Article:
Writing my blog is cathartic. Capturing words in posts often cleanses my conscience while allowing me to review my past. Looking back with a new perspective afforded by the passage of time stirs my old mind with both pleasure and regret.
The toughest memories to endure are the times when I destroyed another person's contentment. These regretful occasions resulted when I acted out my selfish ego. To some degree, I'm sure the majority of readers can relate to their own sins. But, I also regret the times I did not take more control and seize opportunities. My own moronic immaturity has cost me. I am sure of it.
I know now I have had too much confidence in fate. At one time I believed that if I led a decent life and concentrated on doing the right thing, then I would achieve my dreams. In believing this, I lacked initiative to reach higher plains. Opportunities arose that required my strongest efforts, but I fell upon the notion that "going with the flow," not "clawing for the best," would be most beneficial. At many junctures of fortuity, I truly believed fate would determine what was best for me.
I must confess I no longer believe in waiting for Camelot. Now, I think a person facing a favorable opportunity should use all his energy to get what he wants. Life happens when we act, and missing a precious chance to act will leave the scar of a haunting memory. Such memories hurt for a lifetime.
If any one thing most hampered me from taking advantage of opportunity in my younger days, it was my lack of initiating communication. I found it difficult to tell a person what I wanted and to explain my feelings. I was stupid enough to think hinting and offhandedly mentioning my desires would serve to inform people of my intentions. Since I always hated the game of flowery conversation, I didn't engage much in meaningful, long talks. I had no experience in practicing sophisticated expression and, thus, no skill in the art of employing exacting dialogue.
Later in life, I began to understand that a persistent voice is an essential tool of attaining fulfillment. Although I soon realized my desires were often impeded by class and cultural barriers, I found that good communication skills could break down social conventions. Instead of wilting when faced with a crisis of human emotion, I began to believe that my energy was best used to motivate my actions towards contentment.
Aristotle acknowledged that reasoning interacts with desire, and Thomas Hobbes asserted that human desire is the fundamental motivation of all human action. So, I think well-planned, honest communication is the stimulus that opens a direct path to desirable opportunities. Wishful thinking -- waiting on chance, fate, and providence -- creates beautiful fantasy, but action -- verbal and physical interaction -- creates fulfilling reality.
Devise a workable plan and communicate desires. "Go" for what you want. Yet also, realize that the best things for you are the absolute toughest to obtain. And don't be afraid to hear "no" or to fail. The most successful and content people include failure as part of their ongoing plans. They know how to "pick themselves off the floor" and modify plans for continued success.
In saying this, I also believe insincerity and dishonest motives are abominable enemies of worthy desires. Aggressive impulses lead to desires frequently manifested in the need for power and control. Actions that involve curbing or controlling the freedom of others are wicked deeds. Granted, any attempt to attain a personal desire contains an element of selfishness; however, the accurate measure of the worth of desire must be in the ultimate good as it relates to others.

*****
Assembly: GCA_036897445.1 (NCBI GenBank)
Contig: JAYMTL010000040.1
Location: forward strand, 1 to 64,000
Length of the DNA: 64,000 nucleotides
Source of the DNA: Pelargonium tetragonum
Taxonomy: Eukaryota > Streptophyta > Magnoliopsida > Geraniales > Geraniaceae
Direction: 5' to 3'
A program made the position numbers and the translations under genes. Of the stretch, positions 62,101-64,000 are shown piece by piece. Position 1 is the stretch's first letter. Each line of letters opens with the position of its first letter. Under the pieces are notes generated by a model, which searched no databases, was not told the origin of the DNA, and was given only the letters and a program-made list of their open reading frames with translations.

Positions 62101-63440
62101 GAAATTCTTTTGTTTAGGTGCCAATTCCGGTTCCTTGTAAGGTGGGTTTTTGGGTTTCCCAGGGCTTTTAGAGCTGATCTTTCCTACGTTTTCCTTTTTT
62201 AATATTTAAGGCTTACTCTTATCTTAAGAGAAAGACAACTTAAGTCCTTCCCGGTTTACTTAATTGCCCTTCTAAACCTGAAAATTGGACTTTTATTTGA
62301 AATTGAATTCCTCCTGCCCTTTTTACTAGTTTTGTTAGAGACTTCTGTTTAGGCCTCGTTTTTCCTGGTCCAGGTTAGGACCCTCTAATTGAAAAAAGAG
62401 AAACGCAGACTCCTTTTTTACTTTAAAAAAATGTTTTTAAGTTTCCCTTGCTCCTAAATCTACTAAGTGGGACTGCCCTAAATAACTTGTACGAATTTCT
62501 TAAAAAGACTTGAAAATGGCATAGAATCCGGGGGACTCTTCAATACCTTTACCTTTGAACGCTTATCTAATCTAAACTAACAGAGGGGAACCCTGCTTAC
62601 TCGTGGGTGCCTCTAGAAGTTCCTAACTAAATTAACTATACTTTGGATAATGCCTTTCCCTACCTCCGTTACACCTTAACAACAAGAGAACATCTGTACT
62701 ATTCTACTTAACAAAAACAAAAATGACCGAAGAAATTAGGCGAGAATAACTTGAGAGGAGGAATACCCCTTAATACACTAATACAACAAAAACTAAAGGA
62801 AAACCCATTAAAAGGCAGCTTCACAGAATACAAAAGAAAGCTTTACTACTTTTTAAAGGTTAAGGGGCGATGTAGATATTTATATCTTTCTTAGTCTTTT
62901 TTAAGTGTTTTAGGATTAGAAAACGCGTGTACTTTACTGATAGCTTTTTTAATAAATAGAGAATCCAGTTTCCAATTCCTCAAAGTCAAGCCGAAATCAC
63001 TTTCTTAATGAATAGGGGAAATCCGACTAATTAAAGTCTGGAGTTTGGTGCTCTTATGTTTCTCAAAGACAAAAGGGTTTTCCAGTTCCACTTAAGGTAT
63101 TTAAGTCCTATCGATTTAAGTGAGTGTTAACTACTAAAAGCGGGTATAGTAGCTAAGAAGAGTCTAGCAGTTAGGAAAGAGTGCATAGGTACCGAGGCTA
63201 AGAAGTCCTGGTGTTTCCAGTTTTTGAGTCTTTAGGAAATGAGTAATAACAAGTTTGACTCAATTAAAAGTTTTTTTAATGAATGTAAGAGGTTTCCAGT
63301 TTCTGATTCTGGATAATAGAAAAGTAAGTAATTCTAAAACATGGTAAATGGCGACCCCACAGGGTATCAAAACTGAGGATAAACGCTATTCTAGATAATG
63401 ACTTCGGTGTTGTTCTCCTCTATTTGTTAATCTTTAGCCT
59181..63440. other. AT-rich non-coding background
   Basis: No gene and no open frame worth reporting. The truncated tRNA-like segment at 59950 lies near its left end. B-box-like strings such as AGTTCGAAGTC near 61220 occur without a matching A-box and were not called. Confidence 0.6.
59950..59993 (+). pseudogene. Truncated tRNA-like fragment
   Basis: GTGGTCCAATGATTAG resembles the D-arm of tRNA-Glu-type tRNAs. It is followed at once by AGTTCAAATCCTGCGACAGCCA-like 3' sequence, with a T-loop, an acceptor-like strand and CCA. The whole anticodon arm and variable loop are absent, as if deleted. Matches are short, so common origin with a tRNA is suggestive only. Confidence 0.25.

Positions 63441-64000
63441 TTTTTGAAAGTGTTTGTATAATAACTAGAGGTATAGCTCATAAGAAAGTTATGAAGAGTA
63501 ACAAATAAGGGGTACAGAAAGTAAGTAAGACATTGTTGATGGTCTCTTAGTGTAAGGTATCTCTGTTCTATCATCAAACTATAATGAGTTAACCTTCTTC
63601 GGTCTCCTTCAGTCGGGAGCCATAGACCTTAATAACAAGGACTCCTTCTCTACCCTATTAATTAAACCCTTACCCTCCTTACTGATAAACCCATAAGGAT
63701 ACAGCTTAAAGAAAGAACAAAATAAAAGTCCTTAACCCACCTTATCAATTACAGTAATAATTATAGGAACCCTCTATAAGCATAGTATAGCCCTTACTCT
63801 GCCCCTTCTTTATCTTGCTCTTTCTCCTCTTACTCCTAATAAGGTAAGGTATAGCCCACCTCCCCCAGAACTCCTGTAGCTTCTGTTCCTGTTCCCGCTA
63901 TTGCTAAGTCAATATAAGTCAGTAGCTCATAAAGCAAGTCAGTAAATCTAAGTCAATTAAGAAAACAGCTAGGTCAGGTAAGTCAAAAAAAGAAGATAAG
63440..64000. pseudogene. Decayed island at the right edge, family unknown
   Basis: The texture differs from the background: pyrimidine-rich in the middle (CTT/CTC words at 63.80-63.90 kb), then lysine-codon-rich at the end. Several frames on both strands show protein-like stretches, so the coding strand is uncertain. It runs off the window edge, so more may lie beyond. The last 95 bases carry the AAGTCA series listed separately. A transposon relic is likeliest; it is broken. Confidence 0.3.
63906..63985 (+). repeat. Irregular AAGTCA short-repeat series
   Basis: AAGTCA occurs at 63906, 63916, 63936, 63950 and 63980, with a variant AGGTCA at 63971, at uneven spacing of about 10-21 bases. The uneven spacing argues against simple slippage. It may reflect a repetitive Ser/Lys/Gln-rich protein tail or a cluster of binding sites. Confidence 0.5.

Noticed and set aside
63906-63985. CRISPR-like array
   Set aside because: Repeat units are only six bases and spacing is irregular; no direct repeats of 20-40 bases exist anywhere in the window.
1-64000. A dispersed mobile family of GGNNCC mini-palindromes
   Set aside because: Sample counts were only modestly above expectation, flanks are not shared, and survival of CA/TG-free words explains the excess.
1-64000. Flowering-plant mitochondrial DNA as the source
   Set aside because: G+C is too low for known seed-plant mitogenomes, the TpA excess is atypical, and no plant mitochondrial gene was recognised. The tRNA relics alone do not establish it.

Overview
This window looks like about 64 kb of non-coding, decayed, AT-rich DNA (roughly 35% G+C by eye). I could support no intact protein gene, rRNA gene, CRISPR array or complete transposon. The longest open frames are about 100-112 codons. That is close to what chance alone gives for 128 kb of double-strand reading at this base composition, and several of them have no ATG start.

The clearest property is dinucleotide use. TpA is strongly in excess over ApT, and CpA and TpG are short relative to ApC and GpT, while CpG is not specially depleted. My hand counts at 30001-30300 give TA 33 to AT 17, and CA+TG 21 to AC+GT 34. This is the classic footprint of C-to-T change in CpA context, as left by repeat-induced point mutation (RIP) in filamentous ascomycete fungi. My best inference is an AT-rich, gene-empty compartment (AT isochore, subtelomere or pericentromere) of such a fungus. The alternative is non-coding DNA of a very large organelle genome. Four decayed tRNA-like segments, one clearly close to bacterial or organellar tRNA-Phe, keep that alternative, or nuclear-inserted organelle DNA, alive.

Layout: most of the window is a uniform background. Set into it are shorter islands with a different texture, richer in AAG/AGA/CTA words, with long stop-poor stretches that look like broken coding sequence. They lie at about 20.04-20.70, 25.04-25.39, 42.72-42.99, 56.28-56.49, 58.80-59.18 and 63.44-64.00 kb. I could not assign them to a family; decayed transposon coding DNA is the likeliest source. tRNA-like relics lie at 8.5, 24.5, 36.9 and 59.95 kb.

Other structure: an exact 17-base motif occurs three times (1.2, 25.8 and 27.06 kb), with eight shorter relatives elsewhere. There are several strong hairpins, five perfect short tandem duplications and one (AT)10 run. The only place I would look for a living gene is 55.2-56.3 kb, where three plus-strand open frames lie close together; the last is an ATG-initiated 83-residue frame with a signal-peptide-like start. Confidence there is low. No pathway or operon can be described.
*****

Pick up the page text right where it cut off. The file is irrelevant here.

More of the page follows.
A confident, communicative individual must actively seek personal satisfaction that benefits his life and enriches the good of his social circle. Even the beautiful, rich, and powerful among us need to feel a sense of positive accomplishments and the contentment of mutual love. Those who believe they are a rock and an island unto themselves discover their resources do eventually evaporate, making them sorely dependent upon others.
I think the lessons are to be careful for what you desire and to become happily dependent upon others who aid you in your difficult quest for satisfaction. Human resources -- family, lovers, friends, bosses, confidants, mentors -- want to contribute to your noble goals. You have to improve your communication with those who care. Just remember, such provision requires equal shares of give and take.
I used to conduct mock interviews with a high school Life Skills class I taught. I told the class, "If you really want a job, right before you leave, look the manager in the eye and sincerely tell them the following: (1) you want the job, and (2) three or four specific skills that you will use to benefit the company. In other words, lay it on the line without bravado, but with confidence and desire.
The amazing thing was that three-fourths of the class would forget or neglect to do this before leaving the interview. They would rush out, display little visible desire for the job, and be content to wait for "chance" to play a major part in fulfilling their employment dream. They neglected to build good communication skills that maximized their sincerity and worth.
The eyes emote truth; the mouth lends reason; the touch of the handshake reveals genuine concern. Learning to communicate what lies within your soul is an art. I believe this connection is virtuosity that allows you to find happiness. Hidden desires most often spoil and become misshapen, twisted dreams whereas communicated motives tend to become ambitious plans.
"In reality, serendipity accounts for one percent of the
blessings we receive in life, work and love.
The other 99 percent is due to our efforts."
- Peter McWilliams, author